... it seems that faith is an unnamed character in the show. Daniel—via McKinnon?—seems to have been a Catholic-trained reader in prison. References to Dante, Aquinas, and O’Connor abound. And this starkly contrasts the Southern Baptist colloquialisms that he finds in Tawney (Adelaide Clemons), his new step-sister-in-law. An immediate magnetism surfaces between Daniel and Tawney—perhaps because of her sincerity and tenderness, perhaps because of her sincere faith in God—but it almost certainly lies somewhere between the two for both characters. Rectify muddies the water here beautifully. You get the feeling that Tawney wants to save Daniel’s soul, but that’s not all—you get the feeling Daniel is in love, but he decides, I believe sincerely, to get baptized. Daniel calls Tawney his “Beatrice”—Dante’s earthly muse, and guide and vision through Paradise. Here, we see Rectify showing its cards: Beatrice is the love—the human love—through which the love of God makes itself visible to Dante. So, too, for Daniel. Love, human love, shines through the anxiety of the present and all its constituent and imprisoning freedoms—and God is this Love ...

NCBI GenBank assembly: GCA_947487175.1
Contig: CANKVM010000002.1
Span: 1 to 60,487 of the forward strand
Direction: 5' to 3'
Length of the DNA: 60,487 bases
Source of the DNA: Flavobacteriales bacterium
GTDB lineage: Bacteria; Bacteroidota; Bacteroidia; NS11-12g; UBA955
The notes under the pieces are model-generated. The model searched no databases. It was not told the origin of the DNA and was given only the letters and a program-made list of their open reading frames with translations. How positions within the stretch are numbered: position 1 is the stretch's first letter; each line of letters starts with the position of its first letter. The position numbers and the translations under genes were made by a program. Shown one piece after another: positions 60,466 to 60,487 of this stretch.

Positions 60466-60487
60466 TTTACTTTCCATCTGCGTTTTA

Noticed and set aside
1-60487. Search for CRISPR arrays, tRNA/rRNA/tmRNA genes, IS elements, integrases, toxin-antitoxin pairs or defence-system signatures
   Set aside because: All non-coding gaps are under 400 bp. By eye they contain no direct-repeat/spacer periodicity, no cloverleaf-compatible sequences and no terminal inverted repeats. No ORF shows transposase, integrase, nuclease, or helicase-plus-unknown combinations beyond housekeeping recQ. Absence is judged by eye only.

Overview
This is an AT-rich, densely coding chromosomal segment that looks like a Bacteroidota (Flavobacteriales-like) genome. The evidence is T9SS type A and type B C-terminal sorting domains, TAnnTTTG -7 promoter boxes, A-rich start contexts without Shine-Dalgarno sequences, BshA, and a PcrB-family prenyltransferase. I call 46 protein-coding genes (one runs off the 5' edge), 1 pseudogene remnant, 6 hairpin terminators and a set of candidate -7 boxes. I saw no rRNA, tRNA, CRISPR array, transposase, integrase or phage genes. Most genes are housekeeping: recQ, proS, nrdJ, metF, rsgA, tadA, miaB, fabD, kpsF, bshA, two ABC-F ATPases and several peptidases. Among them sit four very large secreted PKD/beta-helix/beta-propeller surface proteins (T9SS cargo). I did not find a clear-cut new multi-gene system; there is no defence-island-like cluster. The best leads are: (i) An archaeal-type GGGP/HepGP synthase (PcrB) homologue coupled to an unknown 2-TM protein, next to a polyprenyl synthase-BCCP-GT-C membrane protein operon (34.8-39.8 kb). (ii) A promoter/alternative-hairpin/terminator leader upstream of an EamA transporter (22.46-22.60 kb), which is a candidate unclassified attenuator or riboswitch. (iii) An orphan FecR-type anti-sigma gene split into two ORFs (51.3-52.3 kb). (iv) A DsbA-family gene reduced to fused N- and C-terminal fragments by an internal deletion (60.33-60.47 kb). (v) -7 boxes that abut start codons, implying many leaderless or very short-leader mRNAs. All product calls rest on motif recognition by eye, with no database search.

Also the "ten episode" Season Two will begin airing on the Sundance Channel on June 19th.

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Well, as for me I have always been a fan of Ray McKinnon, and this show is no different. Not only does it feel like Flannery O'Connor set in the modern age, or even Percy or Faulkner, but it explores a character (Daniel Holden) with both depth and mystery at the same time. I like that we still don't know if he did it or not. I like that he's not really revealing that at this time, that instead we're seeing a broken man terribly torn apart healing via love, faith, and mysterious encounters that make one think of Jacob wrestling with God. It's not a Christian show, but it's very faith filled, and I love how it approaches that.